Towing business gets vehicles where they need to go

Classes help younger set prepare for driving
July 11, 2012
Annette Cone Carpenter
July 11, 2012
Classes help younger set prepare for driving
July 11, 2012
Annette Cone Carpenter
July 11, 2012

Jimmy Dies has always gotten a lift from his job. Actually, others get the lift. He just enjoys helping them.

As a teenager, he began working at a service station that offered towing services and was generally the one sent to recover broken-down vehicles, clean up after wrecks and even follow repossession officers to recover property. He remained working for others well into his 30s.

“I always liked what I did and the people I worked with,” Dies said. “Then I met this guy that had a wrecker service, we were friends, and he said, ‘Man, when are you going to start your own towing service? You’ve been doing it forever. Why are you not working for yourself?’ I had never thought about it until then.”

Dies’s friend made him a deal on a truck, and a new business was born.

Jimmy’s Towing and Recovery began as a home-based business in November 1991. A storage area was rented, and after his first year being self-employed, this entrepreneur was able to buy property at 415 N. Hollywood Road, where he remains.

After almost 21 years Dies’s business has grown into a full-service towing, recovery and storage facility. With assistance from his son Jesse and two other employees, Jimmy’s covers a wide range of territory including Terrebonne, Lafourche and St. Mary parishes. “We’ve even gone to other states to pick up vehicles,” Dies said. “We’ll go anywhere.”

Dies said he has met people from all over the world towing cars. Each was an experience he said would have been missed had he not been on the road. “One of the things I always liked about it is once you leave the office on a job you are on your own,” he said. “You don’t have somebody breathing down your neck.”

Jimmy’s Towing now has four trucks. The range of units enables this crew to tow anything from a passenger car to a tractor-trailer. The fleet includes a small tow-truck with a hook and wheel lift, a medium tow-truck with a boom and wheel lift, a medium-sized flatbed and a 32-ton tractor-trailer tow-truck.

The towing business definitely has its ups and downs. Dies admits he always liked being on the road best, but like many workers turned boss, he now spends most of his time doing paperwork and keeping his crew motivated.

While most towing runs are one-time calls, Jimmy’s has a list of companies that rely on this service with regularity. “We do some of the road clubs like All-State Motor Club and AAA,” Dies said. “We work with some of the repair shops and car dealerships. We do the emergency stuff for the city police and sheriff’s office. We are also on all the rotation lists for state police. Then we have the public calls.”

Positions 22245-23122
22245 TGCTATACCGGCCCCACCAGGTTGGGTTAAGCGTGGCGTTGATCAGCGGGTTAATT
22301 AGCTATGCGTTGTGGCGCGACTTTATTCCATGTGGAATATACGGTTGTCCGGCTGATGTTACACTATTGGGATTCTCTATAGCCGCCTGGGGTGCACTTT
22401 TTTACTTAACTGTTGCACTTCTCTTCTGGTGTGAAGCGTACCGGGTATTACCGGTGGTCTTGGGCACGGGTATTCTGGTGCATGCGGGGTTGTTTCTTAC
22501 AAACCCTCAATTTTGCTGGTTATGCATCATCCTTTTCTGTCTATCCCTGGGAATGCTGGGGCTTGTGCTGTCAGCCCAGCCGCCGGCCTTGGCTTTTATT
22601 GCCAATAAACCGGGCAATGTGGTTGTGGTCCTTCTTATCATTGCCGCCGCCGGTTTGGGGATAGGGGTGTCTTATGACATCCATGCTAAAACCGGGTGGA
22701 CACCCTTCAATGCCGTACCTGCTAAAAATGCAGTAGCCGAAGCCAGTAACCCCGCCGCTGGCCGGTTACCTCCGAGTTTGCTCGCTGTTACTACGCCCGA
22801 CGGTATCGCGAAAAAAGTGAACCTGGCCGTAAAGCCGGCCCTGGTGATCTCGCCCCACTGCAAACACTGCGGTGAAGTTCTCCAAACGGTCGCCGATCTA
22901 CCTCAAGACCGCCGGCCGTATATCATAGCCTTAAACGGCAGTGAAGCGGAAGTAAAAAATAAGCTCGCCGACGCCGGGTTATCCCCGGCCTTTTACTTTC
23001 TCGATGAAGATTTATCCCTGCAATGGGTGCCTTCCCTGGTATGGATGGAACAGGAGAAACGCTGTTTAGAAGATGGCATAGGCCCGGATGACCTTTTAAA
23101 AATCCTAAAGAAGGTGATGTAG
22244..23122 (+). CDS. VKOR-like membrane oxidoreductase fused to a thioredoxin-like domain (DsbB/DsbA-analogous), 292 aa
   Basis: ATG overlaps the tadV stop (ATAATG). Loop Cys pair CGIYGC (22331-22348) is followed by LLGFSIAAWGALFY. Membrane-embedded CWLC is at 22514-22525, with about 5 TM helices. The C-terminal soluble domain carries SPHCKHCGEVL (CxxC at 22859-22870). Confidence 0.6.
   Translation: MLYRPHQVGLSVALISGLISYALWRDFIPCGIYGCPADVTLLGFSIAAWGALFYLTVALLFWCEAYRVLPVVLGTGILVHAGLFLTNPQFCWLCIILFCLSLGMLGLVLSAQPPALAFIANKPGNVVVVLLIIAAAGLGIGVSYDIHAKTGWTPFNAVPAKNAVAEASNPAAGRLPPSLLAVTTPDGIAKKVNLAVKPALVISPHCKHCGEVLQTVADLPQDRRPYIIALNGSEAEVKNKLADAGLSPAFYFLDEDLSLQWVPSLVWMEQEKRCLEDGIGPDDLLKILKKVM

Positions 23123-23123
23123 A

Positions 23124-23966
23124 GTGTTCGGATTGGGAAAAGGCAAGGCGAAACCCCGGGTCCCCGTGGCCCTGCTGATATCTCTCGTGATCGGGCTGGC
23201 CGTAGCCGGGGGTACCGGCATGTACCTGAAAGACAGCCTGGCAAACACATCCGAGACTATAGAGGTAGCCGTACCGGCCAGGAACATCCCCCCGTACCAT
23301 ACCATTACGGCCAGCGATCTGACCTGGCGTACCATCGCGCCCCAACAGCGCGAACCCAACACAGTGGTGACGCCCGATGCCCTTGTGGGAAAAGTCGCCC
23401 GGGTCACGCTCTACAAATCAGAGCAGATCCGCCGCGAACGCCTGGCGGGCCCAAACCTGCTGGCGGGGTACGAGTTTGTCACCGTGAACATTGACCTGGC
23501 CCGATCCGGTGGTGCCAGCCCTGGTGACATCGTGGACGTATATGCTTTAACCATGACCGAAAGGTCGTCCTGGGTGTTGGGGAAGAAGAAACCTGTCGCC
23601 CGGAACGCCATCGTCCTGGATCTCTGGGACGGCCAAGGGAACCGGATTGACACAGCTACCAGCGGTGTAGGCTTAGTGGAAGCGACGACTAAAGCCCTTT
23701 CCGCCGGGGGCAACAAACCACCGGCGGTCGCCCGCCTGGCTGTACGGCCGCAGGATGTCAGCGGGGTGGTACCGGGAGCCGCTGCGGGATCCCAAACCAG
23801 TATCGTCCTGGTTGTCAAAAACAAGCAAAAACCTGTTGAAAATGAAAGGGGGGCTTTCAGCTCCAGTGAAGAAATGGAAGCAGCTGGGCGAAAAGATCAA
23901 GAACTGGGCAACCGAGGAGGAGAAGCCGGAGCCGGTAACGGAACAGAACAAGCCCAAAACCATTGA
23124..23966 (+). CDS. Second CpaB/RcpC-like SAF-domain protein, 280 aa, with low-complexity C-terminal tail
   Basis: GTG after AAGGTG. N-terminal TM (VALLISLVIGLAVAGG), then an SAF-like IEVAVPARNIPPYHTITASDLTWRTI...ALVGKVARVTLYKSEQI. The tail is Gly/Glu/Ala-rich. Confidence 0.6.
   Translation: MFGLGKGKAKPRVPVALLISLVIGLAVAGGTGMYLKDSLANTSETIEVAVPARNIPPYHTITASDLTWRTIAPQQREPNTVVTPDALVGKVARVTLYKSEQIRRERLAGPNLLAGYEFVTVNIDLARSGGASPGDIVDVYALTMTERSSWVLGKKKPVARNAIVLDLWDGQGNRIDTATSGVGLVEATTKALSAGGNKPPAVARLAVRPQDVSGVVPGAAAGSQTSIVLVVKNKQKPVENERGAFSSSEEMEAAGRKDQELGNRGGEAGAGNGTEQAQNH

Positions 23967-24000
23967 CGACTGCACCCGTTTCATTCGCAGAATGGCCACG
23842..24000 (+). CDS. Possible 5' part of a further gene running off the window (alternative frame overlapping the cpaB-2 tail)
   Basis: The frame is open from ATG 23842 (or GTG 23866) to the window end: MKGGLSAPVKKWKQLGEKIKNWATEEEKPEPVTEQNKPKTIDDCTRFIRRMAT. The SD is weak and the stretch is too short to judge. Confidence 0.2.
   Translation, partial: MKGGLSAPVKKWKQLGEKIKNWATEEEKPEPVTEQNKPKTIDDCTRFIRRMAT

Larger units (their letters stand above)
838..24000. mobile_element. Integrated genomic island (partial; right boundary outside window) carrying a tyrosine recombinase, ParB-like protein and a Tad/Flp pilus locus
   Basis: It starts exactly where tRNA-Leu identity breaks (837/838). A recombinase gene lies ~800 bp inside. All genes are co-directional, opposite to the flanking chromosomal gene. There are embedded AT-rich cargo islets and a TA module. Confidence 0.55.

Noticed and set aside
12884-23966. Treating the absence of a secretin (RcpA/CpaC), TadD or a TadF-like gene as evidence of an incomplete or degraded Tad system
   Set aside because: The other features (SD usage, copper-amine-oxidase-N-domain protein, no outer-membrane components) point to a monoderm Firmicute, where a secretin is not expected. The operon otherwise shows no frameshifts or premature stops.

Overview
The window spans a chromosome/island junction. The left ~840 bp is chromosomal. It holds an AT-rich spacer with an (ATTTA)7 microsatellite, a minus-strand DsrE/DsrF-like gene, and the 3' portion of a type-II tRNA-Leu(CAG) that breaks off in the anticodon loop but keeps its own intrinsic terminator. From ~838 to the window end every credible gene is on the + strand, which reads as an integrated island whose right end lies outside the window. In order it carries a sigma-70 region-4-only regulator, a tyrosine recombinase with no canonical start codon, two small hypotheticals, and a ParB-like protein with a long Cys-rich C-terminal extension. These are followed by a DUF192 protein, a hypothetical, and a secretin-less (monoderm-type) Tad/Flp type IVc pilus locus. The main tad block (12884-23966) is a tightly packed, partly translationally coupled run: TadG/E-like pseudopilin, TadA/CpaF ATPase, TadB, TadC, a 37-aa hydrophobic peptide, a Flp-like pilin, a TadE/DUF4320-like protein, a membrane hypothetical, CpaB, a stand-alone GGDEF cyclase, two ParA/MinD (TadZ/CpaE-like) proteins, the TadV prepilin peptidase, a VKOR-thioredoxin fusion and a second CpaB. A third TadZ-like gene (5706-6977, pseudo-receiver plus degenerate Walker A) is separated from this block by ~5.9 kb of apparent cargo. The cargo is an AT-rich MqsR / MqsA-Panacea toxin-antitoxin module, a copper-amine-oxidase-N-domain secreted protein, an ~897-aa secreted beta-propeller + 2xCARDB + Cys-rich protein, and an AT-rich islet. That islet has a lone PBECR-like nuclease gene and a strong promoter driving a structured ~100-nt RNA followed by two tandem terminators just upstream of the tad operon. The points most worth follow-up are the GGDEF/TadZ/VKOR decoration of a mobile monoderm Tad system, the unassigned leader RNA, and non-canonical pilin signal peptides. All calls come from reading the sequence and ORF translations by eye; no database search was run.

Properly operating a legal, full-service towing business requires licensing and being bonded for specific situations. Even what towing vehicle is being used has specific requirements attached.

On top of what the public might assume, storage licenses are required as well as occupational licenses and Department of Transportation physical cards are mandatory for drivers.

To cover more certification ground, Dies is also a member of the trade, governing and lobbying Louisiana Towing and Recovery Association.

The cost of towing varies, depending on location and what needs to be done to recover a vehicle. Prices on a local tow can range from $60 to $95, depending on the various factors that can be involved. Time and day play into the price charged.

Storage rates at Jimmy’s start at $18.50 per day if the vehicle is left outside. Covered storage is $23 per day and large vehicles (six or more wheels) are $37.50 a day.

Much of Jimmy’s work comes on referral for a simple reason.

The biggest complaint of any towing operator is related to the number of jobs for which they never get paid. This is especially common when wrecks have to be sold as scrap for $50 after literally hundreds of dollars in terms of labor, equipment, storage, billing and processing was spent from the time of pick-up to disposal.

Overhead for towing companies also includes insurance placed on drivers, which varies as to where a specific vehicle is recovered – residential driveways differ significantly from a busy highway wreck – and what is involved in completing the job. Even being in daylight compared to dark makes a difference.

“My biggest worry is where you read about these [towing] guys getting hit by cars while working on a highway,” Dies said. “Somebody not paying attention runs off the road and kills them. I always say, ‘Everybody should be aware of the move-over law. When you see those lights, move over.’”

Jimmy had encouraged Jesse to go to college and not end up in the towing business, but the younger Dies wanted nothing of that notion. “I thought this would be easier than going to college,” Jesse said. “I’ve been doing it 10 years.”

The towing business is not all heavy work. On occasion Jimmy and Jesse will send one another on a prank call. “It is all in fun sometimes,” Jimmy said. “It gives us something to laugh about later.” It is one of the many ways they get a lift out of the work they do.

Jimmy and Jesse Dies are the father-son team behind Jimmy’s Towing and Recovery. Among their fleet of towing vehicles is this 2000 Peterbilt 35-ton wrecker, showing that the vehicles Jimmy’s has can match the largest jobs as well as the routine.